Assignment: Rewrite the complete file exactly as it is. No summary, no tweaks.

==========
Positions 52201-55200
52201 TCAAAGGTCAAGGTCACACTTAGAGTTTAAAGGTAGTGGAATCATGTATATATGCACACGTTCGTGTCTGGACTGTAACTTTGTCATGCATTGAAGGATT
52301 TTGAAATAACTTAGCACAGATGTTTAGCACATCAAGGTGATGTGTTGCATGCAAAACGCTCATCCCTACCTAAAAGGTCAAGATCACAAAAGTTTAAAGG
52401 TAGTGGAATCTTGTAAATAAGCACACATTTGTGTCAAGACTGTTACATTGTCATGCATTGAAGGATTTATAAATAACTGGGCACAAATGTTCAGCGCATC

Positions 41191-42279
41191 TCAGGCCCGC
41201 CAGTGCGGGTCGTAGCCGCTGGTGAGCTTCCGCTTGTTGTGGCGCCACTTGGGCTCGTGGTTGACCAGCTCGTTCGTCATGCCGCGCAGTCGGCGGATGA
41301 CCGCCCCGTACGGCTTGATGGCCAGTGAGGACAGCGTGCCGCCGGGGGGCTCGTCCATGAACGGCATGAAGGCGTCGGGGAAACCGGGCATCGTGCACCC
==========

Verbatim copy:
Positions 52201-55200
52201 TCAAAGGTCAAGGTCACACTTAGAGTTTAAAGGTAGTGGAATCATGTATATATGCACACGTTCGTGTCTGGACTGTAACTTTGTCATGCATTGAAGGATT
52301 TTGAAATAACTTAGCACAGATGTTTAGCACATCAAGGTGATGTGTTGCATGCAAAACGCTCATCCCTACCTAAAAGGTCAAGATCACAAAAGTTTAAAGG
52401 TAGTGGAATCTTGTAAATAAGCACACATTTGTGTCAAGACTGTTACATTGTCATGCATTGAAGGATTTATAAATAACTGGGCACAAATGTTCAGCGCATC

Positions 41191-42279
41191 TCAGGCCCGC
41201 CAGTGCGGGTCGTAGCCGCTGGTGAGCTTCCGCTTGTTGTGGCGCCACTTGGGCTCGTGGTTGACCAGCTCGTTCGTCATGCCGCGCAGTCGGCGGATGA
41301 CCGCCCCGTACGGCTTGATGGCCAGTGAGGACAGCGTGCCGCCGGGGGGCTCGTCCATGAACGGCATGAAGGCGTCGGGGAAACCGGGCATCGTGCACCC